This book examines the roles of spiritual masters and disciples in the quest for enlightenment. Although the book’s discussions center on Eastern-style gurus and the Eastern goal of enlightenment (i.e. obliteration of the ego to freedom), there is much of value to students and teachers on any spiritual path.

The author fully explicates the benefits and dangers of the master-disciple relationship. Many Americans may be skeptical of the master-disciple relationship because of the flagrant and sometimes fatal abuses of brain-washing cults. The author discusses the issue of Western cultural perceptions, and offers numerous criteria for the student seeking this type of personal development.

Caplan addresses her topic in a thorough, orderly and multi-leveled fashion. The veracity of her insights is strengthened by shared episodes from her search for a guru. Her crazy escapades with false teachers reveal the depth of her commitment to finding a guru. She tenaciously persisted in her pursuit of a spiritual teacher until she found one. Having walked the walk, now she can talk the talk.

There are no magic bullets here: no perfect formula for finding a teacher, and no easy path to enlightenment offered on a silver platter. The quest for enlightenment requires sustained effort, dedication, trust, and obedience. The author is, in turn, skeptical of self-styled New Age “masters” who promulgate teachings without a spiritual lineage.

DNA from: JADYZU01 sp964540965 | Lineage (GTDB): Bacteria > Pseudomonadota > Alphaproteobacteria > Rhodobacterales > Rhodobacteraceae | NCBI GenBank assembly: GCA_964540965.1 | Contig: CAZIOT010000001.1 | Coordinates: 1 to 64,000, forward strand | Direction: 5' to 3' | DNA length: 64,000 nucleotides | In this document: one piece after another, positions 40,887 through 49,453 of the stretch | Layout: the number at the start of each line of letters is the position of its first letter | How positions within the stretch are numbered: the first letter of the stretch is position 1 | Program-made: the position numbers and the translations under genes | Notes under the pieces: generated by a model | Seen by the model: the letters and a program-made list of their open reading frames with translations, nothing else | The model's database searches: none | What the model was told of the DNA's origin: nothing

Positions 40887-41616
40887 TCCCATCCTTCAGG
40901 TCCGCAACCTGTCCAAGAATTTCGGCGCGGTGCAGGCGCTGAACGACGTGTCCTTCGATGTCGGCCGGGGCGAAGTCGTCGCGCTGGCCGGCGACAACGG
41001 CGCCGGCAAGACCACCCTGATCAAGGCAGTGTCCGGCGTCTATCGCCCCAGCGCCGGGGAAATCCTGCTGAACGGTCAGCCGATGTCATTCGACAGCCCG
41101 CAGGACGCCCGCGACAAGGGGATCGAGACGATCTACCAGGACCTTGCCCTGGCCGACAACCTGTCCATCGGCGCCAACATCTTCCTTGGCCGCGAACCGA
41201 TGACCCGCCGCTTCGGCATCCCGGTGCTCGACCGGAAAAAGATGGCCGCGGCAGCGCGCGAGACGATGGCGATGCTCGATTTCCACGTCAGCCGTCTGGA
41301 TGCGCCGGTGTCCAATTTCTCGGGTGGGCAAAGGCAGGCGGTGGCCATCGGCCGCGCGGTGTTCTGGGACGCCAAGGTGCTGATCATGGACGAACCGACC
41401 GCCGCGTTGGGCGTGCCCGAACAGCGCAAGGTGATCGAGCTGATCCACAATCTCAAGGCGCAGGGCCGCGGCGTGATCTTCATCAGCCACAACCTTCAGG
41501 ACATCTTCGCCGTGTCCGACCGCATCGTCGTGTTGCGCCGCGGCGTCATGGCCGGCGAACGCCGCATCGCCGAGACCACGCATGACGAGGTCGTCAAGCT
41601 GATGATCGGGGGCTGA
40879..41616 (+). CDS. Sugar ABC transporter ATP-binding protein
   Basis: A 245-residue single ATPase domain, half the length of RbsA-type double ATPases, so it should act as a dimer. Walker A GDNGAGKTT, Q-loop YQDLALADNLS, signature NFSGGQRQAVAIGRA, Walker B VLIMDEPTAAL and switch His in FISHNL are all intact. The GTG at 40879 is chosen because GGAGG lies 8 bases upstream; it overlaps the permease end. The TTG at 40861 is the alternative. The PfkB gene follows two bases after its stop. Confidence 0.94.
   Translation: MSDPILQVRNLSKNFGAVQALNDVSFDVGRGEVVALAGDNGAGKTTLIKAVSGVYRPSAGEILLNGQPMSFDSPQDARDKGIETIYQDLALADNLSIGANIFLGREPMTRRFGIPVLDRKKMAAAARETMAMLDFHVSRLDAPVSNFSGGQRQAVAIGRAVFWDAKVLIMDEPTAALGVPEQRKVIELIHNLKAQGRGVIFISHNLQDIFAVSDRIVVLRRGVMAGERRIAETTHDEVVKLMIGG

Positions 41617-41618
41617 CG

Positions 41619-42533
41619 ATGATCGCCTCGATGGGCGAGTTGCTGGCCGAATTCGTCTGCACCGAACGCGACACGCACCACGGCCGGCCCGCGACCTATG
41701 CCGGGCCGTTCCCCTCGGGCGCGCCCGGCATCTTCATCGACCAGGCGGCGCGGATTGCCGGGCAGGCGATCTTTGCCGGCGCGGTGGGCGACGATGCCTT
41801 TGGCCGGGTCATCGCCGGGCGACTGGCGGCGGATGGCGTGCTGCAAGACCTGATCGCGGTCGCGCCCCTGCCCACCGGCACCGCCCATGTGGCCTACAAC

While there are potential disappointments in the “spiritual supermarket,” disciples and teachers must be conscious and bear full responsibility for choices and roles. The author outlines the differences between a blind follower and a conscious disciple, or between a genuine guru and a soul-sucking charlatan. Rules, ethics and moral standards don’t always apply to the master-disciple relationship, but the disciple must be able to refuse or say no.

The Epilogue in this new edition, “An Unexpected Twist: False Complaints Against Teachers,” relates the effects of career-crushing accusations against the author’s partner, Marc Gafni. The Appendix contains an invaluable collection of interviews with some of the leading lights in the spiritual world. The dialog with psychologist John Welwood offers excellent ideas to consider about the transfer of traditions from the East to the West.

This is a well-written book on a topic that doesn’t get enough coverage. Although the bias is toward Eastern mysticism, the examination of the roles of teachers, leaders and authority figures is highly relevant to modern Neo-pagans, as are the remarks about the roles and responsibilities of students and followers. There are pitfalls on both sides of this experiential equation, and Caplan does a great job of elucidating them, in addition to summarizing the many benefits that can be gained from spiritual relationships. Recommended for both teachers and followers on any non-traditional spiritual path.

Note: This is a revised edition of “Do You Need A Guru: Understanding the Student-Teacher Relationship in an Era of False Prophets” (Thorsons, 2002). The Epilogue is new material, and some of the internal content has been updated.

~review by Elizabeth Hazel

Author: Marianna Caplan, Ph.D.
Sounds True, 2011
pp. 417, $16.95

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